Trump urged to push Beijing on Hong Kong’s autonomy
China specialists in US use report to recommend working with London to help ensure city’s independence under ‘one country, two systems’ formula
A group of China specialists in the United States has urged the administration of President Donald Trump to work with London to ensure Beijing respects the autonomy of Hong Kong.
In a policy recommendation report for Trump released on Wednesday, they said the US should “publicly call attention to the concerning trend of encroachment by Beijing on Hong Kong’s autonomy”. However, it also said the US must respect China’s sovereignty over the city.
The report is the outcome of 18 months of research by the Asia Society and the University of California, San Diego. The report’s writers include Orville Schell and former assistant secretary of state Kurt Campbell.
The report urged the administration not to abandon the “one-China policy”, and to reaffirm US commitments to Asia.
Hong Kong “seems to be assuming an even more volatile and dynamic role”, it said.
The report highlighted eight Hong Kong grievances with the central government, ranging from the disappearance of booksellers to media censorship and the banning of elected members of the Legislative Council.
The report said such grievances created uncertainty over Hong Kong’s ability to remain an international financial centre, and that Beijing’s intervention in local affairs could lead to more public protests in the city.
The report said the US should reiterate the importance it placed on the faithful implementation of the Basic Law and Sino-British Joint Declaration. Those documents guaranteed Hong Kong a “high degree of autonomy” within the “one country, two systems” formula, it said.
“The US Congress should continue its tradition of issuing annual reports concerning political developments in Hong Kong and its changing relationship with Beijing,” said the report, adding that the Trump administration should consult closely with London on all Hong Kong-related issues.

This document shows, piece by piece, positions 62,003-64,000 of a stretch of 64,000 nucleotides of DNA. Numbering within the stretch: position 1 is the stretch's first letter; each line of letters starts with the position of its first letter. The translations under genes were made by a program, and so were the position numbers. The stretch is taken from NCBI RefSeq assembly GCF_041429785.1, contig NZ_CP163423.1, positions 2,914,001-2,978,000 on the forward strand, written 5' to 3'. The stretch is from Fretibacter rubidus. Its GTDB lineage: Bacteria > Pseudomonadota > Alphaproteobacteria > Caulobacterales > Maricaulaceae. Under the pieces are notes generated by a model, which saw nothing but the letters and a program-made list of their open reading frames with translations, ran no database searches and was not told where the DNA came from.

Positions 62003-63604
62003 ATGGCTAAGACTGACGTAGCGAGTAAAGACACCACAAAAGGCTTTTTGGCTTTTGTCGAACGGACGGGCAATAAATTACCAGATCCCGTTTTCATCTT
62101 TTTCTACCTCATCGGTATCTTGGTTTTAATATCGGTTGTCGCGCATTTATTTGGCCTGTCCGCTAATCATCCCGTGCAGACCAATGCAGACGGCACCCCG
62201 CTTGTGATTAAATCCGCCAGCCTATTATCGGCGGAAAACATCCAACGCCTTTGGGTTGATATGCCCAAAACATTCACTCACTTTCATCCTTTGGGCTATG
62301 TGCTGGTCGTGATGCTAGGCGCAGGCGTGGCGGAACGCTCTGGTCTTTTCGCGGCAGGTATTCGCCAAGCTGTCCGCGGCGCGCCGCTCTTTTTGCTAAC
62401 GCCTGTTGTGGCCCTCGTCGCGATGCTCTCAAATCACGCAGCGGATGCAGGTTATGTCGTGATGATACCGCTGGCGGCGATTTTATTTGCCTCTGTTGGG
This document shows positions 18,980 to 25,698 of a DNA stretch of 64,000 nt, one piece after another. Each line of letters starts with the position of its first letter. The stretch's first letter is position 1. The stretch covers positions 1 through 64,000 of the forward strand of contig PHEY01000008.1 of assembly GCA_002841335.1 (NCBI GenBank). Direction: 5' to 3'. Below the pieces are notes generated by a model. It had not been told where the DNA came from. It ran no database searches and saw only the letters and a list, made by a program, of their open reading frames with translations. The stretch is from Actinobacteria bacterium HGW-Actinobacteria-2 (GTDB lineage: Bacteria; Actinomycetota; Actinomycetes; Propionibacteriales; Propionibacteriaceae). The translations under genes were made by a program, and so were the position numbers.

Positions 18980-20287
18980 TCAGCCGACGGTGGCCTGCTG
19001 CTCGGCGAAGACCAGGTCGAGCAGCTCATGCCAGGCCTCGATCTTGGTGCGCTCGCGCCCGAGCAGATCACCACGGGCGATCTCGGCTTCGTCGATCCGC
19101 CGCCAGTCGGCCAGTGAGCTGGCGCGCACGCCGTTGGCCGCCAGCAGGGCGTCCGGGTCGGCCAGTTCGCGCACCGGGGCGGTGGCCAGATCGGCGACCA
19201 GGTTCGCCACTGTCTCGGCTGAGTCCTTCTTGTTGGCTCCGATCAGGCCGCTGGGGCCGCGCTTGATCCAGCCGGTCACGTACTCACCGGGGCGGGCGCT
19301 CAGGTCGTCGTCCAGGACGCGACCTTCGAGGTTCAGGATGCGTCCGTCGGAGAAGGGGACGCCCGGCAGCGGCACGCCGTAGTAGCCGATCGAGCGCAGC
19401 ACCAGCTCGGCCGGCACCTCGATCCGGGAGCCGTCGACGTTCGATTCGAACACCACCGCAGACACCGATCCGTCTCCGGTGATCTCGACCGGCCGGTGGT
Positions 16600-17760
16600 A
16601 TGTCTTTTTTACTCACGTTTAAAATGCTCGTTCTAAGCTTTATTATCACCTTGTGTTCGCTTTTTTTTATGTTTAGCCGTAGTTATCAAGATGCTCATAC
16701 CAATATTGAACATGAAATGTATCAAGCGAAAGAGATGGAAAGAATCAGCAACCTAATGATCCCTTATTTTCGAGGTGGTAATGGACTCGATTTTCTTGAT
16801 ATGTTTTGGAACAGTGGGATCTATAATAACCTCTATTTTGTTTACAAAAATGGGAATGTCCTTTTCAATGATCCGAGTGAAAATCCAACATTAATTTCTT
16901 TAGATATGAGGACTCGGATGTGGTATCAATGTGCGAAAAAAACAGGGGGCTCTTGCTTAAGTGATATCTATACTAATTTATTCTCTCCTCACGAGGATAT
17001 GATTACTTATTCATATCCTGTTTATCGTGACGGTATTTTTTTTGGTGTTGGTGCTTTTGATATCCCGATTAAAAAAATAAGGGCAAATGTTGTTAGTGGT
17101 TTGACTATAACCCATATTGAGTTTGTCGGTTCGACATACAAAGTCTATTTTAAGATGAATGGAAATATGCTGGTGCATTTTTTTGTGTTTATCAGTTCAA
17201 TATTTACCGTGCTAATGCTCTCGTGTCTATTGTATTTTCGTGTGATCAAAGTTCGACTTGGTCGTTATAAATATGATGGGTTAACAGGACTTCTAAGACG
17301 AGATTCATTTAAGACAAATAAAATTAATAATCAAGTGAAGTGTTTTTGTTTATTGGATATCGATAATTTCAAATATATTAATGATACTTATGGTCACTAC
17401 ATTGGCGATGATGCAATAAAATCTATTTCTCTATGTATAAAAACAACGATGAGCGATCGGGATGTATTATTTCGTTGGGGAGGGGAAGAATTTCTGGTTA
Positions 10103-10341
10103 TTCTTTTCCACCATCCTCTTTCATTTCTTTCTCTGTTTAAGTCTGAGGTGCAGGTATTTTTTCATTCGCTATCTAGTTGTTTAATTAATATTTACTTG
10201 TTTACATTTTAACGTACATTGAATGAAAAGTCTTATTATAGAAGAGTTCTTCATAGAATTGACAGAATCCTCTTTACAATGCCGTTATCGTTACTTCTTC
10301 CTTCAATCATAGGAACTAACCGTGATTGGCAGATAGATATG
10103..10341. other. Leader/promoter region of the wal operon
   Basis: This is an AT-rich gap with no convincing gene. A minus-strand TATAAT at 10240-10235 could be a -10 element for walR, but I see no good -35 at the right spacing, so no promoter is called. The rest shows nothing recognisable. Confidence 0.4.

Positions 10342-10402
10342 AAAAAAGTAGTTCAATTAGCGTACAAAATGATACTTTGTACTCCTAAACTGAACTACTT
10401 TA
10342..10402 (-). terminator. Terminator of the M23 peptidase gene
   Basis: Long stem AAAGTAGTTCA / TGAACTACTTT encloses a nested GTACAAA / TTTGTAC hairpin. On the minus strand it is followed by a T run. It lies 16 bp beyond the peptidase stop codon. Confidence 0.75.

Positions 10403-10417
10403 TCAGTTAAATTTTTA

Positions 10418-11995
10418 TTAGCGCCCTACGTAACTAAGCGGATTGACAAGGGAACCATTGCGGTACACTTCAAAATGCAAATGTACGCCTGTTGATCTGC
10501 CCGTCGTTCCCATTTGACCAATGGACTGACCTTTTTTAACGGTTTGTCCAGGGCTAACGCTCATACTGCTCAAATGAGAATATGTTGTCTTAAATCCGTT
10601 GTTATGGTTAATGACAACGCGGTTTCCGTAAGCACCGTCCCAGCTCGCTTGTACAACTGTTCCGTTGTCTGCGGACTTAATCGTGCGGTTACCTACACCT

The US Congress resumed issuing its annual reports on Hong Kong’s political development in the aftermath of the constitutional reform package being rejected by the city legislature in mid-2015. This followed a 10-year suspension in issuing the reports.
Marco Rubio, co-chair of a bipartisan US commission on China, saidlast month that he would reintroduce the Hong Kong Human Rights and Democracy Act. The bill was proposed after the disappearance of five Causeway Bay booksellers in 2015, who later turned up in custody on the mainland. It calls for punitive measures against any officials in Hong Kong or the mainland responsible for suppressing freedoms in the city.
Beijing has previously called on foreign nations not to interfere in Hong Kong affairs.
Lau Siu-kai, vice-chairman of the Chinese Association of Hong Kong and Macau Studies, a semi-official mainland think tank, said it was no surprise that US critics were getting harsher over Beijing’s handling of Hong Kong.
“If Washington takes concrete action, things will change drastically and Beijing will [take] action in revenge,” he said.
Lau warned that Beijing would inevitably tighten its grip on Hong Kong if the US tried to support opposition forces there, such as by imposing sanctions on its export of high-tech products to the city.